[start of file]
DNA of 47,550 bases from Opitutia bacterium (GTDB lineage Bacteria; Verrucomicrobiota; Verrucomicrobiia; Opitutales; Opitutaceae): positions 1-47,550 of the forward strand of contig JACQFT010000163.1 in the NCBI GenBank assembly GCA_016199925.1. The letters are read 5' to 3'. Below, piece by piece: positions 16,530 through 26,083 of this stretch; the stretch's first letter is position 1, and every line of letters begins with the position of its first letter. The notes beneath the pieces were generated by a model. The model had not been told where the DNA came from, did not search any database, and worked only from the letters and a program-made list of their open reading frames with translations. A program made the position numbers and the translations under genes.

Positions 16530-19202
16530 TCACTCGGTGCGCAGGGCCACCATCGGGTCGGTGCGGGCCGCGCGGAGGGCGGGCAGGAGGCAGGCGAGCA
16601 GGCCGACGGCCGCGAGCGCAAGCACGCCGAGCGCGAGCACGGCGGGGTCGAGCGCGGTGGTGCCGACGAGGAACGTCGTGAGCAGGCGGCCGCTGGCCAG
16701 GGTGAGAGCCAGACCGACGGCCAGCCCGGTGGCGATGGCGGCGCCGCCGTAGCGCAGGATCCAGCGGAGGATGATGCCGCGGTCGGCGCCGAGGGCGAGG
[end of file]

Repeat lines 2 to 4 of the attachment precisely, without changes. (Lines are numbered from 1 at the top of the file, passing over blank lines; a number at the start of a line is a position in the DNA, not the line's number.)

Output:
Positions 16530-19202
16530 TCACTCGGTGCGCAGGGCCACCATCGGGTCGGTGCGGGCCGCGCGGAGGGCGGGCAGGAGGCAGGCGAGCA
16601 GGCCGACGGCCGCGAGCGCAAGCACGCCGAGCGCGAGCACGGCGGGGTCGAGCGCGGTGGTGCCGACGAGGAACGTCGTGAGCAGGCGGCCGCTGGCCAG